Wing assembly was then glued to the fuselage and because of the way that Hasegawa have approached this means that there is almost no need for filler, a tiny dribble of superglue was needed on the underside joint and that was it.

Tailplanes were added and this is getting boring but again no filler was needed. In fact the only time I had to break out the filler was to fill the flap step in (see photo)

Total assembly time for the major airframe was less than 1 hour. Remember the days when you could build up that Airfix or Matchbox Bf-109, paint it, slap the decals on it and have it flying around the living room terrorizing the cat in less than ½ hour? Wheels were cleaned up, flats filed on the bottoms and ejector pin marks disguised as much as possible by re-scribing the tread pattern using a razor saw. While on the subject of undercarriage remember that when fitting the tailwheel to remove the arrester hook as RNZAF Corsairs did not have them fitted.


RNZAF Corsairs saw active service in Bougainville and although never scored a kill over Japanese aircraft were used extensively for ground attack duties in conjunction with CAC Boomerangs of the RAAF, Most of the time the Corsairs were operating in hot dry dusty conditions with very little maintenance to unimportant details like paint.

Most NZ Corsairs were painted Matt White undersides with NZ Ocean Blue uppers which due to the climate didn’t stay pristine for long, the blue in particular fading and weathering badly.

First step was to pre-shade all panel lines (see photo) then Tamiya XF-2 Flat White was carefully sprayed over the bottom of the aircraft, with the airbrush set to about 3 mm spray width the squares between the black pre-shaded panels were painted in.

Then with the airbrush adjusted out to its maximum setting light coats were misted over the entire bottom until the required results were achieved.

Once I was happy with the results the underside was masked off and the NZ Ocean blue (Tamiya XF-18 Medium Blue with a drop or two of white added) was sprayed over the rest of the aircraft using the same technique as the underside. To weather the upper wings and fuselage even more I added about 5 drops of light grey to the remainder of the paint left in the airbrush and lightly dusted the very top of the fuselage to give the paint that UV faded look. Random panels were carefully painted in on the wings and tailplanes to give it a patchy look.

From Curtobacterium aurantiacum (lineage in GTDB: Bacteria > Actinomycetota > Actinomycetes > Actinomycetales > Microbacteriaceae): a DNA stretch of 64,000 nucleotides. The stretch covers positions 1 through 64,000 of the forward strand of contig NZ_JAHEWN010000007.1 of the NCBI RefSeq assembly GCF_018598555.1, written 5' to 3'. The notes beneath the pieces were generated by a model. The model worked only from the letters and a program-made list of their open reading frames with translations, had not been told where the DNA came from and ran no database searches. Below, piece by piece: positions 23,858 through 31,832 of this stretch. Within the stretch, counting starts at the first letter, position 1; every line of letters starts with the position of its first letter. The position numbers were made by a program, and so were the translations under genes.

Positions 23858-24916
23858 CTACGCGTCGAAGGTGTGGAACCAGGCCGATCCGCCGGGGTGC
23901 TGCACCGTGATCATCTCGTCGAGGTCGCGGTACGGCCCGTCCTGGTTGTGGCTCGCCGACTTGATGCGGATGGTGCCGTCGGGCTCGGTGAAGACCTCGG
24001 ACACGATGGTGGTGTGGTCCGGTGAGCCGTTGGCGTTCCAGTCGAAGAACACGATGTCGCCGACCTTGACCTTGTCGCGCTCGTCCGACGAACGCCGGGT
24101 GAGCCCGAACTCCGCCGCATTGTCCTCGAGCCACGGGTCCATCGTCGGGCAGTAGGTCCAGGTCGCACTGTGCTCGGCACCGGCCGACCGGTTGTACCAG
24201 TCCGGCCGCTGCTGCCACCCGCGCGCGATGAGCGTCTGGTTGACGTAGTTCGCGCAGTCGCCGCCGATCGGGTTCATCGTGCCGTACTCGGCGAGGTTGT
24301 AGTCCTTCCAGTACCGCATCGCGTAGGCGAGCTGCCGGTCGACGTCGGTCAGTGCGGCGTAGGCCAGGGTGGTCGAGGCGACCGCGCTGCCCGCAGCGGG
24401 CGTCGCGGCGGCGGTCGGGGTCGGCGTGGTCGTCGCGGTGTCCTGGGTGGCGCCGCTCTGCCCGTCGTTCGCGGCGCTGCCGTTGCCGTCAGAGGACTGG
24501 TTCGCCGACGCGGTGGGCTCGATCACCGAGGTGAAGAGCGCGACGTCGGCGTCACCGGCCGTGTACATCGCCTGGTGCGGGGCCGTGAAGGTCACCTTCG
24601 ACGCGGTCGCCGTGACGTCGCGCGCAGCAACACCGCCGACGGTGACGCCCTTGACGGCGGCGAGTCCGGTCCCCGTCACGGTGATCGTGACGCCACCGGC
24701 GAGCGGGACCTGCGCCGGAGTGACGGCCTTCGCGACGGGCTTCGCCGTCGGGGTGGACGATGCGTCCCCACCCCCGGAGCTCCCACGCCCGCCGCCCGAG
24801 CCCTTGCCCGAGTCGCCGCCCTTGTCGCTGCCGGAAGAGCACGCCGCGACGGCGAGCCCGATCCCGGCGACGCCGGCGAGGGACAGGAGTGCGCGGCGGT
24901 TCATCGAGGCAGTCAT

After a quick coat of future and leaving for 24 hours it was time to apply the decals, only one aircraft is shown in the instructions No 31 NZ 5531 stationed at Ardmore part of No 3 Service Unit a backup to the units fighting in the Pacific.

Like all Flying Kiwis’ decals to-date they went on with no fuss or problems. Once dry and light exhaust and gun smudging added the Corsair was given a final coat of future and left to dry overnight

Small sundry items were added and finally you have a RNZAF Corsair to add to the collection of Mustangs and P-40s.

I usually don’t add the aerial wires to my aircraft as they have to be displayed on open selves and leaving the rigging off makes it a lot easier to dust them.


The Flying Kiwis’ Corsair went together in about four evening of work with no problems whatsoever, It’s one of those models that you can do if your feeling a little jaded about the hobby or have just started into the hobby as an absolute beginner. It makes into a very nice little model and is about 1/3 rd the price of the Hasegawa offering.


Wanaka Warbirds – G S Morris and W P Russell

NZPAF-RNZAF Aircraft Colour Schemes – W P Russell.